There is a large number of sites - particularly fundamentalist Christian sites - claiming that the people who meet the diagnostic criteria for brain death are, nonetheless, capable of recovering.

For example:

  • The Truth about Organ Donation: No such thing as "Brain Death"

    [Japanese and German critically ill patients] are being treated with hypothermic therapy. Published results are reporting that 60 to 70 percent of patients are recovering. This is a remarkable success rate!

    Patients with the same types of injuries or conditions in the USA and other countries are deliberately being hastily declared "Brain Dead" so their organs can be taken.

  • KGOV's Real Science Radio (podcast)

    Real Science Radio's list of "brain dead" patients who've recovered tells shows that doctors and hospitals are sometimes dead wrong.

  • Organ Facts' "Brain death is not death"

    There were never sound scientific or philosophical grounds for a redefinition of death based on the loss of testable brain function while the body remains alive


    [...]the apnoea test, which might lead to the misdiagnosis of respiratory centre failure if inadequately stimulating. If stringent, it might prove lethal

Many examples are given. When I searched for some of the names of the alleged victims, I found multiple pages of similar credibility nearly exclusively. I could find no scientific or other veracious sources.

Is a diagnosis of brain death reliable, in that the patient is not able to meaningfully recover and become conscious again?

  • @Brythan I slightly changed the post to fit the criteria. Is that better? – johnny1723 Jun 22 '19 at 15:30
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    Wikipedia has a large section discussing the difficulty of defining death. It doesn't seem to be particularly controversial to say that diagnosing brain death is difficult, and there is no universally agreed method, which renders the question of "surviving after a diagnosis brain death" rather complicated. – IMSoP Jun 22 '19 at 18:10
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    @IMSoP: Actually, that does seem to be controversial. This article in the New England Journal of Medicine argues it is well-entrenched in practice and law (in at least 45 states of the USA), it is clearly defined, and says it gives families the ability to know that their loved ones "absolutely beyond recovery". It doesn't give sources, so it is not useful in an answer, but it challenges your comment. – Oddthinking Jun 23 '19 at 2:53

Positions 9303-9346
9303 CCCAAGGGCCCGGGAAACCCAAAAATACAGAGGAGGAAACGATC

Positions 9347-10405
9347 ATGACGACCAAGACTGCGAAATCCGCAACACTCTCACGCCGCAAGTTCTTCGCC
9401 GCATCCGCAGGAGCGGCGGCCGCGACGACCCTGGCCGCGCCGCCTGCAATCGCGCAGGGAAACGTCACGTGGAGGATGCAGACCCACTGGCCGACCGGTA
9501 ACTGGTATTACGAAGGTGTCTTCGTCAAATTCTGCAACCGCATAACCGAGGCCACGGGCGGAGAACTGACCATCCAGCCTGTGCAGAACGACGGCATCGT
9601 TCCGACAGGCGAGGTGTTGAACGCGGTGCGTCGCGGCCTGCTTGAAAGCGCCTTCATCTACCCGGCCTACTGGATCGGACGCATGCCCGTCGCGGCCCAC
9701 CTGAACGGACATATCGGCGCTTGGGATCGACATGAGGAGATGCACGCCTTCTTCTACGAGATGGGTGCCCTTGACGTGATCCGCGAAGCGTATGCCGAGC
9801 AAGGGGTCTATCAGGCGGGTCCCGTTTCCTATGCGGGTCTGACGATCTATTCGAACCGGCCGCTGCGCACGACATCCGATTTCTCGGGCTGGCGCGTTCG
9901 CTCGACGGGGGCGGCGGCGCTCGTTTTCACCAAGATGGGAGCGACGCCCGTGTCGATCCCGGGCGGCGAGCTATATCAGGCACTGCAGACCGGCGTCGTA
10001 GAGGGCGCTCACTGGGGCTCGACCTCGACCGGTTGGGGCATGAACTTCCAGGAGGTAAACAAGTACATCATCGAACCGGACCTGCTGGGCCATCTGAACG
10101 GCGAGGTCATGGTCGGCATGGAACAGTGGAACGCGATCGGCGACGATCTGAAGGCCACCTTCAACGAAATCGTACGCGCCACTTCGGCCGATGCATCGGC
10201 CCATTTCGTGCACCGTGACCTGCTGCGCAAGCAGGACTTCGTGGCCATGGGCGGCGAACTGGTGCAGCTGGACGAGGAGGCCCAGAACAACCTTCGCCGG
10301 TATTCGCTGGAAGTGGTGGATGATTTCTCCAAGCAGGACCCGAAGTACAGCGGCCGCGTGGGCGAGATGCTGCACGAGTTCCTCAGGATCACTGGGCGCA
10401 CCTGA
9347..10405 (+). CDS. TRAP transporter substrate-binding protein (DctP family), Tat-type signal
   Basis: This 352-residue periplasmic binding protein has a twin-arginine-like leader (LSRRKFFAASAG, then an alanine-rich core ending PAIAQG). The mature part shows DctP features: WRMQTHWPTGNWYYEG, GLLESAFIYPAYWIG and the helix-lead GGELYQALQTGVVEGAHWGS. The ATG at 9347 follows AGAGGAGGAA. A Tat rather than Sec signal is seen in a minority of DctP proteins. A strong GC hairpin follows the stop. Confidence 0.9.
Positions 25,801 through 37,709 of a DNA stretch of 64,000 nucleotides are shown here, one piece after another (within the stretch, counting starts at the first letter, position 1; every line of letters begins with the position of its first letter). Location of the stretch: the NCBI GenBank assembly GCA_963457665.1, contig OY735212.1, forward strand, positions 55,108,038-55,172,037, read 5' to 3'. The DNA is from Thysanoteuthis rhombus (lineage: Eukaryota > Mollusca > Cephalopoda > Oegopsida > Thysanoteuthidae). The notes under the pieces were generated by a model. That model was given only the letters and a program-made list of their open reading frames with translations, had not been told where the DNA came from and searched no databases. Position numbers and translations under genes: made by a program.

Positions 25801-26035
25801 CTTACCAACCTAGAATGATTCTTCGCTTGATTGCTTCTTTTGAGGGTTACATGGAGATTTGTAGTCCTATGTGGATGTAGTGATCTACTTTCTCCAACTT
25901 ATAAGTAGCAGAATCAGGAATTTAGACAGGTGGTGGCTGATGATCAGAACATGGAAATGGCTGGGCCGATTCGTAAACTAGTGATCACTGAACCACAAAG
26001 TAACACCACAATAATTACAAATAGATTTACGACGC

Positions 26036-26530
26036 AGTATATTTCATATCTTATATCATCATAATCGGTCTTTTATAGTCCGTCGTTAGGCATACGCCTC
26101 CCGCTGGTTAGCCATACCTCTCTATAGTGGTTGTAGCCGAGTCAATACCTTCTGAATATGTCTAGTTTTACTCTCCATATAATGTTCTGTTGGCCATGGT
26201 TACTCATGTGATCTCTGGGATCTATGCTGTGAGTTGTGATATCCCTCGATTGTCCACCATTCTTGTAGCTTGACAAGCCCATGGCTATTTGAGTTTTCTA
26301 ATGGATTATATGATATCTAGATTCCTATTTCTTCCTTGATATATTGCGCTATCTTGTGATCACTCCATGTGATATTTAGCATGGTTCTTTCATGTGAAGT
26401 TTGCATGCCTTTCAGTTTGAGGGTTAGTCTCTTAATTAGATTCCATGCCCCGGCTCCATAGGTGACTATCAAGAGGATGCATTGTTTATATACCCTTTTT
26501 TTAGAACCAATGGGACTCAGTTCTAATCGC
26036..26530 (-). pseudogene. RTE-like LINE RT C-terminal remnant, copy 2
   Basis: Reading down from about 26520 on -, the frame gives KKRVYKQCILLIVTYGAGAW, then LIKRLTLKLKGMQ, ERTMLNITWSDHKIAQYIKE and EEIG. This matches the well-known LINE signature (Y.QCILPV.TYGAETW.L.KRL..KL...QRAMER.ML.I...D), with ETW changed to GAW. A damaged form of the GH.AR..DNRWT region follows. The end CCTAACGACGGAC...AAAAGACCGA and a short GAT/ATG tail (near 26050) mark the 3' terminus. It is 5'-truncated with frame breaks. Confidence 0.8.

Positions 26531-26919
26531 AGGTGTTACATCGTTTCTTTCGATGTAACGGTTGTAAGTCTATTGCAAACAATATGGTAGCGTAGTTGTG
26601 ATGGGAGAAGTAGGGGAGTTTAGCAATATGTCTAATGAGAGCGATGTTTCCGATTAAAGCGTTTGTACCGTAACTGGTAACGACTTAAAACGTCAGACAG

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    @Kevin: We are basically agreeing. Teasing out the issues: Is "brain death" philosophically/religiously equivalent to death? Article has opinoin, but it is irrelevant to the question. Is brain death well defined? IMSoP says No, article says Yes. Is brain death easily detected? Article says No (without reference). We need a reference for the answer - if doctors make mistakes, then a diagnosis is unreliable. Is brain death permanent? Article says Yes (in passing, without reference). We need a reference for the answer. If an accurate diagnosis isn't permanent, then it is unreliable. – Oddthinking Jun 23 '19 at 16:19
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    @IMSoP: Oh no, I misspoke and caused confusion (including to myself). Sorry. I should have written: "Is brain death easily detected? Article says Yes (without reference)" Here's a quote: "There are clear medical criteria that can be reliably and reproducibly utilized to determine that death has occurred. If professional standards are followed properly, there are no false positives." Again - they provide no reference to support that claim, so I don't trust it. – Oddthinking Jun 24 '19 at 13:11

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